This is really a continuation of my last post about what I planted in the garden yesterday. . . After planting my peas I wanted to get all my hardened off transplants into the ground. I measured out the rest of the bed and stuck in labels so I would know where to plant each crop. Labels are an issue for me. Most people have issues because their labels get lost or they can't read them anymore. I have issues because I just don't. I don't label; I don't keep records; I don't remember.
This year I'm really trying to change that. I'm writing things down *gasp* on a printed out record sheet *gasp*. So far I've been keeping up *cheer*. In the hazy past I used to do things like this. As I got to know my garden better over the years, it became less necessary. Last year however I couldn't remember which peas I planted where. It wasn't the only issue, but I've forgotten all the others, so lets just say that as I age, I ought to write things down more. So far so good. And now I have cute little labels on almost everything. The labels remind me of my kids. They are left over popsicle sticks from my kids' crafts projects. It's nice to have the labels bring up memories of little kids now that my kids are gone.
But I digress. I made four rows for my lettuce transplants. I'll put in a row every two weeks. By the time I need the fifth row the first one ought to be empty again. At least that is the plan. Later I'll have five varieties in each row, one of each kind. For now I just have three, two of each. I planted two Red Sails, two Merveille de Quatre Saisons, and one New Red Fire. I did have two transplants of the last one, so just stuck the other in the tea garden. One of the lemon balm plants died and I put the lettuce there. If that lettuce lives great, but I'm not holding my breath.
Oh I didn't label each lettuce variety. So I'm already falling down on the job. Right now I have Red Sails in the back and New Red Fire in the front. Those two plants look identical right now. Though the other is also a red leaf lettuce, its leaves are more rounded so I can tell it apart. The last thing I did for my lettuce was water it in and put a row cover on it. The row cover won't last long, just a couple of weeks, but it will help if we end up with another bad cold snap.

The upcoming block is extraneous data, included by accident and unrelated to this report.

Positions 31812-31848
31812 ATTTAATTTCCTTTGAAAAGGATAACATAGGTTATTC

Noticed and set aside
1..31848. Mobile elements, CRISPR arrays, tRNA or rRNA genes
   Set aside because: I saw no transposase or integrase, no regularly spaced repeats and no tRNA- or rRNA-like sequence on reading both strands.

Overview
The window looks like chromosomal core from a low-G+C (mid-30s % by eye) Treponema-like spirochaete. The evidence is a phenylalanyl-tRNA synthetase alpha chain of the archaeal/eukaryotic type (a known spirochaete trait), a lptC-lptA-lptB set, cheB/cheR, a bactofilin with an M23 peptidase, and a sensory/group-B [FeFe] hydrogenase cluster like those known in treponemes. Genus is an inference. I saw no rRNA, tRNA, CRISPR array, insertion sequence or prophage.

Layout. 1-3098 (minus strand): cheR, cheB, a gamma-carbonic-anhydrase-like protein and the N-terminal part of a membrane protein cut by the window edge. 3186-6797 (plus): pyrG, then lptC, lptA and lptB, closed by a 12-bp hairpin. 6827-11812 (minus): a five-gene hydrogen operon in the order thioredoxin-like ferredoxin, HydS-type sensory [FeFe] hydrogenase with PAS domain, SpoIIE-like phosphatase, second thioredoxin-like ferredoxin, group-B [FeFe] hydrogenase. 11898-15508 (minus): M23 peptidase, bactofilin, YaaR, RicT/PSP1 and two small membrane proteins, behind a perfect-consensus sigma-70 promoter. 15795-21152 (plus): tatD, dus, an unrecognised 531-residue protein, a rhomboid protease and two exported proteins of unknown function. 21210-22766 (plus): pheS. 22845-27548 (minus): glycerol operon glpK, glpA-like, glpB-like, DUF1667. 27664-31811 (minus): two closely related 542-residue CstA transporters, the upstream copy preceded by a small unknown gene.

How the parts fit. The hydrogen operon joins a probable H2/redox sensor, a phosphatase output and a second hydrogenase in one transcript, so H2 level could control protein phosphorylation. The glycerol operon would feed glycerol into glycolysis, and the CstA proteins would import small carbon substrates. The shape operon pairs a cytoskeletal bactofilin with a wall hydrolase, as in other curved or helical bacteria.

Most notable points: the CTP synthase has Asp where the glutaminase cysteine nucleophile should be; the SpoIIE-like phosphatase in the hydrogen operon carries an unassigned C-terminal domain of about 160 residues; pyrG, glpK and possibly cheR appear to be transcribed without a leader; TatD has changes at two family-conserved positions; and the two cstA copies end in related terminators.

Next to go in where my bunching onions. I had five multiplant blocks of them. I never have a spot for them. They are little orphan plants. I just put them here and there between the other plants. I put two in the lettuce bed between rows. One where I'm putting some coriander, one in the herb garden and hmm I forget where the last one is, but I'm sure I tucked it away somewhere.
My leeks were the last of the transplants to go in. I planted them just as I did when I planted some earlier. My greens and pea bed is finished until the other cold weather crops are ready to go in a a few weeks.
You would think that would be enough to do for the day, but since we had nice weather and some rain predicted for last night and the coming weekend, I also sowed some carrots in the lower bed. I prepared the bed laboriously a week ago. Yesterday I just had to measure the rows out for four kinds of carrots. Yup I labeled each kind: Danvers, Big Top, Atomic Red, Sugar Snax. I covered the seed with some fine soil. Then covered the area with burlap. Now it is just wait and see if they germinate. I often have to resow parts of the rows.
The last two carrots on the above list were bought this year from Pinetree. I'm surprised that Atomic Red, which is an open polliated plant had so few seeds in it. Sugar Snax is a hybrid and looks like it has more (though it could just be because the seed is bigger). Both packages cost the same. Surely it is easier to make open pollinated seed.
It was a long and pleasent day yesterday in the garden planting everything. Now I have a while to watch it grow before the next major planting. I love to look out my dining room window at the garden. This view lets you see everything. The top bed on the left has the lettuce, leeks and peas and will contain my brassicas. The middle bed has the spinach under cover and will be the three sisters garden. The part in front of those two beds is my herb garden. The bottom bed has the carrots and brown burlap. The plastic tunnel at the back is just warming up the soil and holds the rest of my cool weather seedlings. This bed will have all my solanaceae family plants (tomatoes, potatoes, etc) The little bed by the fence is where my garlic and onions are planted. I'm so happy to see the start of the garden. This week we have seen a real change in our weather. We are back to our average temperatures and no longer have weather 10°F degrees below normal. Whoohoo! Things ought to grow well in the low to mid 50°F (12°C).